The opinion of the court was delivered by: ROBERT L. CARTER
Mara Kirsh petitions this court for a writ of habeas corpus preventing the Sheriff defendants from imprisoning her pursuant to an order of the New York City Civil Court. She also advances a claim for the same relief under 42 U.S.C. § 1983. The history of this case is essential to the determination of the petition, and accordingly is set forth below.
Mara Kirsh and her husband own an apartment building on Elizabeth Street in New York City. Various housing code violations were brought to the attention of the New York City Department of Housing Preservation and Development ("HPD"), and HPD petitioned the Civil Court to appoint an administrator for the property under New York Real Property Actions and Proceedings Law, Art. 7-A (McKinney 1979). On March 1, 1988 the Civil Court appointed a 7-A administrator for the property and ordered Kirsh not to interfere with the administrator's management of the property and to turn over control of the premises to that administrator.
Kirsh moved to vacate the default judgment of contempt, but the Civil Court denied this motion on September 1, 1988. The Appellate Term, First Department affirmed this denial on January 19, 1989. Kirsh was still not sent to prison, however, apparently because HPD could not locate her. In November, 1989, Kirsh moved to reopen both her contempt adjudication and the original appointment of the 7-A administrator for her building. Kirsh then modified this renewal motion by withdrawing her application to reopen the 7-A administration proceeding and the substance of the contempt adjudication, choosing instead to focus her application for reconsideration solely on the appropriateness of the prison term imposed for the contempt. The Civil Court granted the reconsideration application and, after a hearing, reduced the prison sentence from 30 to 15 days in February, 1990.
Kirsh appealed this decision, arguing to the Appellate Term that the lack of a transcript for the hearing that was the basis of her contempt judgment violates the due process clause of the United States Constitution. In May, 1991, the Appellate Term affirmed the Civil Court's order on the grounds that the prison term was not an abuse of discretion and that the constitutional claims had not been preserved for appellate review, since they had not been raised on the earlier appeal or pursued at the reconsideration hearing. The Appellate Division and the New York Court of Appeals each denied review of the Appellate Term's decision on procedural grounds, without opinion.
This petition for habeas corpus and for relief under section 1983 followed.
The petition challenges the constitutionality of the contempt commitment on the grounds that the lack of a transcript of the evidentiary hearing, and the lack of sufficient findings of fact in the decision itself, constitute a due process violation.
As an initial matter Kirsh's assertion that she states a valid claim for relief under 42 U.S.C. § 1983 must be rejected. While "a § 1983 action is a proper remedy for a state prisoner who is making a constitutional challenge to the conditions of his prison life," Preiser v. Rodriguez, 411 U.S. 475, 499, 36 L. Ed. 2d 439, 93 S. Ct. 1827 (1973), Kirsh makes no claim about the conditions of her prospective confinement. Instead, she seeks to challenge the judgment under which the city seeks to imprison her. As explained in Preiser, "when a state prisoner is challenging the very fact or duration of his physical imprisonment, and the relief he seeks is a determination that he is entitled to immediate release or a speedier release from that imprisonment, his sole federal remedy is a writ of habeas corpus." 411 U.S. at 500; see also McCarthy v. Bronson, 114 L. Ed. 2d 194, U.S. , 111 S. Ct. 1737, 1741 (1991); Abdul-Hakeem v. Koehler, 910 F.2d 66, 68-69 (2d Cir. 1990). Thus Kirsh cannot avoid the numerous requirements that accompany a petition for a writ of habeas corpus by invoking section 1983.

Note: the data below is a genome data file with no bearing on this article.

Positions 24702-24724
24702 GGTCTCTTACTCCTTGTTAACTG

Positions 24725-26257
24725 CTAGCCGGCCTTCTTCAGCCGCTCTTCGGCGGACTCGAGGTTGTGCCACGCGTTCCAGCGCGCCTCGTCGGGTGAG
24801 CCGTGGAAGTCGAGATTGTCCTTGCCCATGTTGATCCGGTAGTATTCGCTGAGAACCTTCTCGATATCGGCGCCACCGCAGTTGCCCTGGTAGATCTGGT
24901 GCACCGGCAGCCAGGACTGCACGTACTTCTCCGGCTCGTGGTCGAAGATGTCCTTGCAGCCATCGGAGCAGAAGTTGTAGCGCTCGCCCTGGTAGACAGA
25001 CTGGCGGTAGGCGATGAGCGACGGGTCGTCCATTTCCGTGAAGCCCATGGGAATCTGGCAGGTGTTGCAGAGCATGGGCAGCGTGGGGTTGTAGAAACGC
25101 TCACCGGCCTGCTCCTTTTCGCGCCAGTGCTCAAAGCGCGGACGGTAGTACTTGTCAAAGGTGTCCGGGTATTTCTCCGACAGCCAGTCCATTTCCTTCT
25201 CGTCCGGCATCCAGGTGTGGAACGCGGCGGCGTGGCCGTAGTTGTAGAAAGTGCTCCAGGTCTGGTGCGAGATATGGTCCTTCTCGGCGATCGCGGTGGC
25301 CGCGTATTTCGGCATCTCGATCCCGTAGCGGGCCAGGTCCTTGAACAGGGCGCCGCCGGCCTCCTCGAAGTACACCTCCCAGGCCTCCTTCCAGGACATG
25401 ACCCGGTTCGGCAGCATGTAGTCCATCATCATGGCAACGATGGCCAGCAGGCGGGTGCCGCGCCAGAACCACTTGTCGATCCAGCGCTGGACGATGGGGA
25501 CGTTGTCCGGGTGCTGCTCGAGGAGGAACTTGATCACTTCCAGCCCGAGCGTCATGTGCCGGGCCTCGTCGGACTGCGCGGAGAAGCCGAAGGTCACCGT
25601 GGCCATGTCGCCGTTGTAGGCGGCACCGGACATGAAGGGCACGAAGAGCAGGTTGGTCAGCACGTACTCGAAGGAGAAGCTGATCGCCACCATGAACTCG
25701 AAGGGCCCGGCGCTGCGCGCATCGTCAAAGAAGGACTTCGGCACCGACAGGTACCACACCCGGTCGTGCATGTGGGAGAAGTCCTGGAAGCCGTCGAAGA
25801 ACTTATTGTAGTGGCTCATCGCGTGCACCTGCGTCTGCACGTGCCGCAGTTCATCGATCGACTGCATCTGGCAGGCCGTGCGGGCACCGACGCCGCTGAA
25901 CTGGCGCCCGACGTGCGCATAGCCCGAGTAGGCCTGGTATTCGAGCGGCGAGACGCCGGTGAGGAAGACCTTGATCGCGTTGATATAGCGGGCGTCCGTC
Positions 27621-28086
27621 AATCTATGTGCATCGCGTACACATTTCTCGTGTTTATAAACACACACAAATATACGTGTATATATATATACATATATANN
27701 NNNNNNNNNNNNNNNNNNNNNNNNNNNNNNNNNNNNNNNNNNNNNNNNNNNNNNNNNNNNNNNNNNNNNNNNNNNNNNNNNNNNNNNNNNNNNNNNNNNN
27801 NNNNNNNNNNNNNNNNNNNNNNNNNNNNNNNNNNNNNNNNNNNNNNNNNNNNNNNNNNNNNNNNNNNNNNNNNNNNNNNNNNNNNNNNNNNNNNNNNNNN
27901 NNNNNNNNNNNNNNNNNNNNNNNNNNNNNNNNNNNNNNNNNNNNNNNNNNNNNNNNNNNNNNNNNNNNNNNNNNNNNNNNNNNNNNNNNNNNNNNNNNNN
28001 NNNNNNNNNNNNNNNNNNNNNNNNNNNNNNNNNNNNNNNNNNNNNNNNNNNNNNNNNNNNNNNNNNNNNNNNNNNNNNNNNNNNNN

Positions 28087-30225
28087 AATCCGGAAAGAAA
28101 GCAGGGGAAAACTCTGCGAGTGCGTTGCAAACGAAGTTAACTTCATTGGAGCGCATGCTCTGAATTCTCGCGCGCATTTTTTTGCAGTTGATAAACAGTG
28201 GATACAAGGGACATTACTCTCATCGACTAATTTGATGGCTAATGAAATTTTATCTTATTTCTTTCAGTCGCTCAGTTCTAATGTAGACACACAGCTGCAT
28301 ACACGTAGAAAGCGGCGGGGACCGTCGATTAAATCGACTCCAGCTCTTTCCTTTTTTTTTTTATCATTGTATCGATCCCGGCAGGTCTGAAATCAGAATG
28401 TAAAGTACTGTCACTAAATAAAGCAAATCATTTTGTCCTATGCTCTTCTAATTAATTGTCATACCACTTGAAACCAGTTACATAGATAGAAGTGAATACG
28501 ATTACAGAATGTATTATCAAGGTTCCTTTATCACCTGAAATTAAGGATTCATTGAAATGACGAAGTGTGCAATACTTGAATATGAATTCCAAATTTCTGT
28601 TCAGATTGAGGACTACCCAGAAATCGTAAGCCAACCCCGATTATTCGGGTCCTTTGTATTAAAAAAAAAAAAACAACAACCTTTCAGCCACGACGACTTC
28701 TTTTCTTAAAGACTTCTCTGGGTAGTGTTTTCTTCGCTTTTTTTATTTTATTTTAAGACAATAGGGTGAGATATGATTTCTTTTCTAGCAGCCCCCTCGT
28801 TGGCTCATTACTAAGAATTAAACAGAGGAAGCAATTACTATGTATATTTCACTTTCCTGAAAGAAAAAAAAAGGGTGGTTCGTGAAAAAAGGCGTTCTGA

Since she states no claim for relief under section 1983, Kirsh must resort to her petition for habeas corpus. Respondents argue that this court may not consider the constitutional arguments advanced in Kirsh's habeas petition because of a procedural default in the state court. To determine whether there was a procedural default, the court must look to the basis of decision in the last reasoned opinion by a court considering the petitioner's appeals. Ylst v. Nunnemaker, 115 L. Ed. 2d 706, U.S. 111 S. Ct. 2590, 2594 (1991). In this case that decision is the 1991 Appellate Term opinion reviewing the Civil Court's 1990 reconsideration of the contempt commitment, which reads in relevant part as follows:
The fifteen-day jail sentence imposed for criminal contempt represented a permissible exercise of the court's discretion and was not excessive. Appellant's constitutional challenge to the underlying adjudication of contempt, neither raised on the prior appeal to this court nor pursued at the hearing on appellant's renewal motion below, has not been preserved for appellate review (see, Matter of Chauvel v. Nyquist, 55 A.D.2d 76, 79, 389 N.Y.S.2d 636, aff'd 43 N.Y.2d 48, 400 N.Y.S.2d 753, 371 N.E.2d 473 ). In any event, the claim is without merit.
Complaint, Ex. 7. Thus the Appellate Term held that Kirsh was procedurally barred from raising her constitutional claims on appeal.
Under the "plain statement rule" announced in Michigan v. Long, 463 U.S. 1032, 1042-43, 77 L. Ed. 2d 1201, 103 S. Ct. 3469 (1983), and extended to federal habeas corpus cases in Harris v. Reed, 489 U.S. 255, 103 L. Ed. 2d 308, 109 S. Ct. 1038 (1989), such a procedural default prevents federal habeas review where the state court "'clearly and expressly' states that its judgment rests on a state procedural bar." Harris, supra, 489 U.S. at 263. Since the Appellate Term's decision clearly states that "appellant's constitutional challenge . . . has ...